At four of these projects (Bonneville, Ice Harbor, Lower Granite, and McNary) and at four projects owned by public utility districts (907-MW Priest Rapids, 624-MW Rock Island, 1,236.6-MW Rocky Reach, and 774-MW Wells on the Columbia River), PIT-tag detection systems also have been installed in adult fish ladders and fish counting windows. These systems are used to detect returning adult salmonids migrating upstream that were tagged as juveniles. At all of these detection locations, redundant detectors are used to ensure virtually 100 percent detection, regardless of fish density. At hydro projects with smolt transportation facilities, PIT-tagged fish that enter the barges destined for re-release below Bonneville Dam also are detected and recorded.
Together, the juvenile and adult detections provide valuable information on migratory success and passage through the hydro system. Initial PIT-tag loss in salmonid smolts can be as small as 0.2 percent, but recent evidence indicates tag loss through adulthood may be as high as 8 percent.1 The effect of these tag losses depends on what performance measures are estimated and how the tagging studies are designed.
What binds these individual detection sites into a cohesive information network is an automated detection system and database managed by the Pacific States Marine Fisheries Commission. Release and detection information on PIT-tagged fish is made available in near-real-time on a publicly available website, Pit Tag Information System (PTAGIS) at www.ptagis.org. Consequently, the tagging data are readily accessible to investigators interested in their study results, as well as managers making decisions on how best to operate the hydro system for the benefit of both power production and fish protection.
With both wild and hatchery raised salmonid smolts being tagged and released from more than 600 locations in the Columbia Basin, the PTAGIS database provides a wealth of information for real-time and retrospective inquiries. Three of the many uses of PIT tags in monitoring and evaluating salmonid stocks in the basin are described in the following paragraphs.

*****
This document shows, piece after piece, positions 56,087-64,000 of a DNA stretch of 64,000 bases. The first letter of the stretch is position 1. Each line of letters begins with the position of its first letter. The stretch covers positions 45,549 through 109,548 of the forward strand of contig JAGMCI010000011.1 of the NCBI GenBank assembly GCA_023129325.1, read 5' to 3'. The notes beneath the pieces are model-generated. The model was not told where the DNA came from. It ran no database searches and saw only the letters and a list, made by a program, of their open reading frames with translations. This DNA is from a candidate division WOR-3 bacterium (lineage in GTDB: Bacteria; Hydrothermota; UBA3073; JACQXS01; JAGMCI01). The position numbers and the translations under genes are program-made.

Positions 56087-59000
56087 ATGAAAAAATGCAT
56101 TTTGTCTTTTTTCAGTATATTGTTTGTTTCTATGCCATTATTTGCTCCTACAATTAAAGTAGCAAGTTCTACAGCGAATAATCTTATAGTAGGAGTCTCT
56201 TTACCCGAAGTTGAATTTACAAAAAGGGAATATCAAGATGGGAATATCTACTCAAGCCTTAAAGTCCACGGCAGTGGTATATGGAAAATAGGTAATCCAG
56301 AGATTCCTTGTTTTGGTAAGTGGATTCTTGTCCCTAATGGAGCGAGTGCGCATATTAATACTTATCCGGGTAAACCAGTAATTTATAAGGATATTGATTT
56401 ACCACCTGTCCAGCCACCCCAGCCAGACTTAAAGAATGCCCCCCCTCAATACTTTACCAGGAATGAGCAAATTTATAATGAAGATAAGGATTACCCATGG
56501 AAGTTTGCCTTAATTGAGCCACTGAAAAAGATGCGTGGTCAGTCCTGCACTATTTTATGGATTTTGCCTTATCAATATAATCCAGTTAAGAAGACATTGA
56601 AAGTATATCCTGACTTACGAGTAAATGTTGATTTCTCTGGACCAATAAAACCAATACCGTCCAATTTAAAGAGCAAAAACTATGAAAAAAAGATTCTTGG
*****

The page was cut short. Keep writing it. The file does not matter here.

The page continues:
Predicting migration timing
During the spring and summer out-migration of juvenile salmon and steelhead, water is diverted from turbines and flow through surface spillbays increased to help move fish through the hydro system quicker and safer. One use of the PIT-tag database is to predict in real time the downstream migration timing. This allows hydro project owners/operators to optimize the benefits of spill programs. For example, certain habitat conservation plans specify spill levels during the middle 95 percent of the fish outmigration. This specification requires spill between the times when 2.5 percent and 97.5 percent of the total run pass a dam.
Program RealTime at the University of Washington, for instance, provides in-season predictions of the percent passage of index stocks on a daily basis via the Internet at www.cbr.washington/ edu/rt. Under these circumstances, Program RealTime predicts the migration timing based on pattern recognition software that uses both historical and in-season PIT-tag information. The migration timing of more than 50 PIT-tagged stocks of wild chinook salmon, steelhead, and sockeye salmon are tracked as they pass through as many as seven federally owned dams on their way to the ocean. Dam managers can use this information to time additional spill to facilitate fish passage.
Estimating passage survival